“Guys are very excited to be able to welcome Von with open arms,” coach Sean McVay said, “and we’re excited about it as well.”


It’s Super Bowl or nothing for Rams: Takeaways from their many moves


Ben Bolch on the Bruins: Is winning as many games as you lose in college football worthy of a $10,000 bonus?

That’s how much UCLA coach Chip Kelly stands to make if his team can notch win No. 6 after having failed in its previous two attempts. Kelly’s contract, which guarantees him $5.6 million this season, calls for him to make an extra $10,000 if the Bruins (5-4 overall, 3-3 Pac-12) win six games, an additional $10,000 if they win seven games and another $10,000 if they win eight.

Should the Bruins qualify for a bowl — a near-certainty if they win one more game — then Kelly would pocket another $40,000.

Kelly said Wednesday he wasn’t aware he would get the $10,000 bonus for winning six games, something he hasn’t done at UCLA, going 3-9 in 2018, 4-7 in 2019 and 3-4 in 2020.


Buried on the depth chart, UCLA’s Chase Griffin emerges as early endorsement star


Kevin Baxter on soccer: The women’s national soccer team will close out 2021 with a pair of matches this month in Australia, marking the team’s first trip to that continent in 21 years.

The U.S. is the two-time defending world champion and Australia is co-host of the next Women’s World Cup, which it will share with New Zealand in 2023. The Americans, ranked No. 1 in the world by FIFA, will play both matches against No. 11 Australia, the first in Sydney on Nov. 27 (Nov. 26 in the U.S.) and the second in Newcastle on Nov. 30.

“This trip and these games will be fantastic tests and learning opportunities,” coach Vlatko Andonovski said in a statement. “Having to deal with the travel and facing one of the best teams in the world is a great way to end the year.”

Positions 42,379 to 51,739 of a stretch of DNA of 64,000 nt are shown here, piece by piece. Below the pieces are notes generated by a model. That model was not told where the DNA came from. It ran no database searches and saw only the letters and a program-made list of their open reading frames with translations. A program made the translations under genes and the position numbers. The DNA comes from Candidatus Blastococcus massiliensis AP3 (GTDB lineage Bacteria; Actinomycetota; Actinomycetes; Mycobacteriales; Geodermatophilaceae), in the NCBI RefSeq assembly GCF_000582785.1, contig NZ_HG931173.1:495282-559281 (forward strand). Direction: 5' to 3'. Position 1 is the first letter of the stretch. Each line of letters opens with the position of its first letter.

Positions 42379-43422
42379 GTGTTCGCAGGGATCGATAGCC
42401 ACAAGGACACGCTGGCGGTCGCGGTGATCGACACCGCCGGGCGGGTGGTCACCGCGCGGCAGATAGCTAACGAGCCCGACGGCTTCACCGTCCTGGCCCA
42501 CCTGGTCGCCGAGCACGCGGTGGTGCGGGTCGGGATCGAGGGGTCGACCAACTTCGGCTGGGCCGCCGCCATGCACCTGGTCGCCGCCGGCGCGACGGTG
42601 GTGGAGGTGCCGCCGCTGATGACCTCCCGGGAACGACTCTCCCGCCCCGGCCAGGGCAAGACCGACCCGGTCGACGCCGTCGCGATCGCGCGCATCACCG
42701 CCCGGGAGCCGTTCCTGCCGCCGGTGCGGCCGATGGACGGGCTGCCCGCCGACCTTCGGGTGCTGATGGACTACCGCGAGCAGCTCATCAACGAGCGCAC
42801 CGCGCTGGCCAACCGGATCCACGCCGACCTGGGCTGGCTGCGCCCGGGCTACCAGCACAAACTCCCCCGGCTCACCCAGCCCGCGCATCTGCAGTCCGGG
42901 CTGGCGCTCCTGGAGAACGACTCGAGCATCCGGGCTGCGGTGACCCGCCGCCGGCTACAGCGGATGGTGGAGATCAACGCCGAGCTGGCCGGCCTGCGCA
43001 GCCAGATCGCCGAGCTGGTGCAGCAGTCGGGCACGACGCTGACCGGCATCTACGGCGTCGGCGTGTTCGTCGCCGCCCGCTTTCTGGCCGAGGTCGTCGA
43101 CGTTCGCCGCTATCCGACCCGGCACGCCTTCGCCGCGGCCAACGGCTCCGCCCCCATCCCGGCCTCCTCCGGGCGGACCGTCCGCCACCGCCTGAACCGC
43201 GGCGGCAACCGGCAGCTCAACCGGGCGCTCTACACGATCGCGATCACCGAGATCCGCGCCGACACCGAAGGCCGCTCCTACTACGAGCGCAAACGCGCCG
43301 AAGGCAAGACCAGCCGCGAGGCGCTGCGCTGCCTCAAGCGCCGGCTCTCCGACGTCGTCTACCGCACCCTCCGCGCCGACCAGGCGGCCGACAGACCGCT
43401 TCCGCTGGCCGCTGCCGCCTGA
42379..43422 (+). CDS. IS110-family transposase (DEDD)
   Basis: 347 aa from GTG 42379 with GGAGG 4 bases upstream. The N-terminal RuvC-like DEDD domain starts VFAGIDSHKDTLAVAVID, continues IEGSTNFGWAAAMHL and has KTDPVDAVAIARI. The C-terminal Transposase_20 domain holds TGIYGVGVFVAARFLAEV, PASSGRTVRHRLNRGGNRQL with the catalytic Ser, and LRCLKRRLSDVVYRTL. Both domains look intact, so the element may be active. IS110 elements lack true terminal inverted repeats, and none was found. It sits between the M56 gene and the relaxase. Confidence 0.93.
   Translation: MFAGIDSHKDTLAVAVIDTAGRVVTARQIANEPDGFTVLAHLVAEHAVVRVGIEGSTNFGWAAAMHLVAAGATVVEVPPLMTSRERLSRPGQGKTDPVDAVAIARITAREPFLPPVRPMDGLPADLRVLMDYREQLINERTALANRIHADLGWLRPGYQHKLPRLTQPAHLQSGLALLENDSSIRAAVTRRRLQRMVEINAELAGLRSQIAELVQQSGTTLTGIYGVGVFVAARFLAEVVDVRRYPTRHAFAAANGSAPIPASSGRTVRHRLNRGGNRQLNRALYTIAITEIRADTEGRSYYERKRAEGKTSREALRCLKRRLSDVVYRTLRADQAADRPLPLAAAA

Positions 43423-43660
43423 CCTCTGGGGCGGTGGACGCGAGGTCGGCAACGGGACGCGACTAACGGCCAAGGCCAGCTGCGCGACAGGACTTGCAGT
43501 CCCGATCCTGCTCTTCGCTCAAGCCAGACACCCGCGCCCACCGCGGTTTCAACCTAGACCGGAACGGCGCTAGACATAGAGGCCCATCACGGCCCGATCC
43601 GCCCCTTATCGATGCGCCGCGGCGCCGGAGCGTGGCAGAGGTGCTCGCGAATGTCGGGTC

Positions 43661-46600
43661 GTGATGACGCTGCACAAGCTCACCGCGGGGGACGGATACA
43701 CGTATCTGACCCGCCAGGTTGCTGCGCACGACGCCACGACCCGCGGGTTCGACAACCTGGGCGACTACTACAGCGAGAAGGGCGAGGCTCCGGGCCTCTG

John Cherwa on horse racing: The irony was palpable when Josh Rubinstein, chief operating officer at Del Mar, opened up a Breeders’ Cup panel on health and safety protocols with news of a horse death Wednesday morning at a facility that is considered the safest big track in America.

It was the fifth racing or training fatality at the track this year, which is well below most major tracks. According to the Equine Injury Database, Del Mar has the lowest percentage of racing fatalities at a major track. But the EID does not count training deaths, which made up four of Del Mar’s five this year.

Set the Tone, a 2-year-old filly, lost her rider during training, the bridle came loose and the saddle slipped underneath her. As she tried to exit the track, she hit a pole on a fence causing a wound and an unrepairable shoulder injury. She was immediately attended to by veterinarians and the decision was made to euthanize her. The filly, trained by Bob Hess, had run three times, finishing second twice. She was not entered in any Breeders’ Cup races.


Nathan Fenno on the Angels: The trial of former Angels communications director Eric Kay in the overdose death of pitcher Tyler Skaggs has been pushed to late January.

In a brief order issued Wednesday in Fort Worth, Texas, U.S. District Judge Terry Means granted the motion by Kay’s attorneys to delay the trial that had been scheduled to start Monday.

Means wrote that “a failure to grant the requested continuance would deny counsel for the defendant the reasonable time necessary for effective preparation, taking into account the exercise of due diligence.”


Packers quarterback Aaron Rodgers is in the NFL’s COVID-19 protocol and will miss Sunday’s game at Kansas City.

Green Bay coach Matt LaFleur confirmed Wednesday that Rodgers was in the protocol, but would not say if Rodgers had tested positive nor if the reigning NFL most valuable player has been vaccinated.